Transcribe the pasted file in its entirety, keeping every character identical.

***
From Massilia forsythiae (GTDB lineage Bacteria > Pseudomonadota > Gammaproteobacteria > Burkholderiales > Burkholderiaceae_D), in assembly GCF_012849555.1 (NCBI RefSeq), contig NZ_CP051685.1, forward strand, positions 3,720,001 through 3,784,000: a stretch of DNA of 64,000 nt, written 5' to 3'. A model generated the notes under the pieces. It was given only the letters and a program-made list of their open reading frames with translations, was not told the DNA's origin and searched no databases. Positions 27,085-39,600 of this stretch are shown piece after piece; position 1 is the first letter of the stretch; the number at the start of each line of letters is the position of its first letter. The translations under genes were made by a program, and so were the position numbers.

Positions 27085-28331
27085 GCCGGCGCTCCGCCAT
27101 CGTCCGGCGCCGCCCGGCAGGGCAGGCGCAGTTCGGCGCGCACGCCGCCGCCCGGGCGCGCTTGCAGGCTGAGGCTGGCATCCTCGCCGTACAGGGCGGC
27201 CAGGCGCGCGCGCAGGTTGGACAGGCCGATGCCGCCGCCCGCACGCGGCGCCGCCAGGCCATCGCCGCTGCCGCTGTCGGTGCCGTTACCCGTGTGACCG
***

From Massilia forsythiae (GTDB lineage Bacteria > Pseudomonadota > Gammaproteobacteria > Burkholderiales > Burkholderiaceae_D), in assembly GCF_012849555.1 (NCBI RefSeq), contig NZ_CP051685.1, forward strand, positions 3,720,001 through 3,784,000: a stretch of DNA of 64,000 nt, written 5' to 3'. A model generated the notes under the pieces. It was given only the letters and a program-made list of their open reading frames with translations, was not told the DNA's origin and searched no databases. Positions 27,085-39,600 of this stretch are shown piece after piece; position 1 is the first letter of the stretch; the number at the start of each line of letters is the position of its first letter. The translations under genes were made by a program, and so were the position numbers.

Positions 27085-28331
27085 GCCGGCGCTCCGCCAT
27101 CGTCCGGCGCCGCCCGGCAGGGCAGGCGCAGTTCGGCGCGCACGCCGCCGCCCGGGCGCGCTTGCAGGCTGAGGCTGGCATCCTCGCCGTACAGGGCGGC
27201 CAGGCGCGCGCGCAGGTTGGACAGGCCGATGCCGCCGCCCGCACGCGGCGCCGCCAGGCCATCGCCGCTGCCGCTGTCGGTGCCGTTACCCGTGTGACCG